Dr. Karl Stecher is insured by The Doctors' Company, a California-based concern that insures about 20,000 health-care providers. On the Web, the company's home page displays a pair of bright-red boxing gloves and the slogan, "Nobody Defends Doctors Like The Doctors' Company." An inside page features a crusader's shield and this rallying cry: "Tort Reform Is More Than a Campaign--It's a Crusade."
In the mid-Eighties, a series of tort reforms drastically changed medical malpractice law in this state. The push to reform tort, or negligence, law came about for "practical reasons," explains Edward Dauer, dean emeritus and a professor of law at the University of Denver, who was appointed by former governor Dick Lamm to chair the state's tort-reform commission. (Neurosurgeon Karl Stecher also sat on that first tort-reform panel.) Twenty years ago, steep hikes in jury awards--and thus higher insurance costs--were forcing churches to close their daycare centers; rural obstetricians could no longer afford to deliver babies.
The forty-member panel sent its recommendations to the legislature, which enacted a number of reforms. The biggest changes were caps limiting damages for malpractice against a hospital or physician to $1 million. Of the $1 million, no more than $250,000 can be attributable to non-economic loss or injury. And in most cases, punitive damages may not exceed the amount of actual damages.
Those caps have had a "whipsaw effect" on his profession, says attorney Kerr. Malpractice cases are extremely costly, because they require many hours of medical research, consultation and high-priced expert witnesses. Tort reform "has eliminated a lot of valid claims that are going to be too expensive to try," he says. "Caps have had a dire effect."
Along with caps, the public's attitude--particularly in the wake of the infamous McDonald's hot-coffee verdict in New Mexico--has complicated a plaintiff's attorney's job. "Lawsuits for personal injury and medical malpractice have a very bad reputation," says Cathryn Hazouri, former president of the Colorado Trial Lawyers Association and an experienced plaintiff's malpractice attorney. "Institutions have done a good job making it seem like they're being sued left and right."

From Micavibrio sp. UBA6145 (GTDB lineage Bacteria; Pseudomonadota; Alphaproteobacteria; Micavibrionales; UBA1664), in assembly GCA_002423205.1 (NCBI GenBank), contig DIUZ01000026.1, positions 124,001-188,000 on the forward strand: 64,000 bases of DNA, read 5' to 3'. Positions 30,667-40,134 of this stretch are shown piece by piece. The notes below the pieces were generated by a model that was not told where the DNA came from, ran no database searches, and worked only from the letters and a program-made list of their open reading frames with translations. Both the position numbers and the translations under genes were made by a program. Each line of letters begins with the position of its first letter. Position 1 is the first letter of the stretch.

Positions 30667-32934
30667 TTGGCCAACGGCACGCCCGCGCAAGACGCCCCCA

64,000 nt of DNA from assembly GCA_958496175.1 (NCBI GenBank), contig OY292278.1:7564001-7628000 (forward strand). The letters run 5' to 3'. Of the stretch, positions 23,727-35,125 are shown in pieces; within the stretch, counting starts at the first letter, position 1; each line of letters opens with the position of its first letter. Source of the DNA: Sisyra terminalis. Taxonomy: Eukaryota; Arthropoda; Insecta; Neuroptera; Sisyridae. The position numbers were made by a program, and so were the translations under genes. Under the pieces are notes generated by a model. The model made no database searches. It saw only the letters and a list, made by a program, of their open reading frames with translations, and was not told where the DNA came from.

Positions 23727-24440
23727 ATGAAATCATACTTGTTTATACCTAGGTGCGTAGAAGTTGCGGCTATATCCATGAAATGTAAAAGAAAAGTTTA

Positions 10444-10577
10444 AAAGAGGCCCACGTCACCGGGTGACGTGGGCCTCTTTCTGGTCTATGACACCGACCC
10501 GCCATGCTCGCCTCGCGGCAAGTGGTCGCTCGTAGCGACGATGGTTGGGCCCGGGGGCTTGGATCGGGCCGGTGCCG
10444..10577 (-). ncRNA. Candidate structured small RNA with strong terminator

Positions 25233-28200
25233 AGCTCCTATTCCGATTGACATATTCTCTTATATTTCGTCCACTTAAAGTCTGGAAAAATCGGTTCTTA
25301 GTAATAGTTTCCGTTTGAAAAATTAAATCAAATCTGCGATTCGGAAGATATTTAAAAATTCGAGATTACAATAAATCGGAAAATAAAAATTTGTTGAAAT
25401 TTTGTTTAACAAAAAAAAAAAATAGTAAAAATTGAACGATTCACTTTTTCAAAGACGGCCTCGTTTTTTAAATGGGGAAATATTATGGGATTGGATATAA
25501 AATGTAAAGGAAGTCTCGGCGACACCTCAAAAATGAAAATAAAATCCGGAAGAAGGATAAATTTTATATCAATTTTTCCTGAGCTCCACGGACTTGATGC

Only 50 of the 1,400 members of the Colorado Trial Lawyers Association will even consider taking on a medical negligence case. "These cases are very hard to prove," says Melanie Layton, CTLA spokeswoman. "They have to be so clear-cut to ever go to trial."
To find a defendant at fault in a medical malpractice case, jurors do not need to determine guilt "beyond a reasonable doubt," as at a criminal trial; they need only a "preponderance of evidence." Still, the vast majority of juries side with the physician. "We all want to trust our doctors," says Hazouri. "We all want to think that doctors aren't going to be negligent. I think there's a natural tendency toward that."
In fact, it's often that same factor of trust--or mistrust--that leads to a lawsuit. "There's a very, very high correlation between the decision to bring a claim and the quality of the relationship an individual has with the physician," says DU law professor Dauer, citing a Harvard study. "Of all people who've been seriously injured by medical error--not negligence--fewer than one in eight ever brings a claim."
Of those who sue, only one-fourth do so primarily to reclaim expenses, according to that study. The other three-quarters feel let down and emotionally abandoned by the physician (the doctor didn't express regret, let alone guilt); want to know exactly what happened to them medically (often doctors are advised not to talk to the patient about their "medical error"); or want to make sure no one else has to experience what they have gone through.
But these days, few people are suing. In 1998, only 157 medical malpractice suits were filed in Colorado, less than 0.4 percent of all civil cases. The previous year, plaintiff's attorneys filed 171 new medical malpractice suits.
"Colorado has become a fairly stable malpractice market," says George Dikeou, general counsel for Copic, which insures 4,500 Colorado physicians, or about 75 percent of the non-government-employed doctors in the state. "Obviously, I have a bias--but that's been a good thing, I think, because Colorado physicians are no longer subject to wild swings in insurance rates." In the 1980s, doctors insured by Copic had to swallow 50 to 70 percent increases in their insurance premiums each year. Coverage for obstetricians hit $65,000 in 1981; it's now $25,000 a year, Dikeou says.
Most claims that Copic sees today are for misdiagnosis of breast or colon cancer, or for errors in laparoscopic surgery, in which surgeons using new technology are at risk of bumping into blood vessels or damaging nerves. In 1997, 84 lawsuits against Copic clients were settled prior to trial. Another 82 were voluntarily dismissed; 22 were dismissed by the court. Only 21, or 10 percent of the total filed, actually went to trial. And of those 21, only three were won by the plaintiff, for an average verdict of $513,000 to cover allowable costs, interest and damages.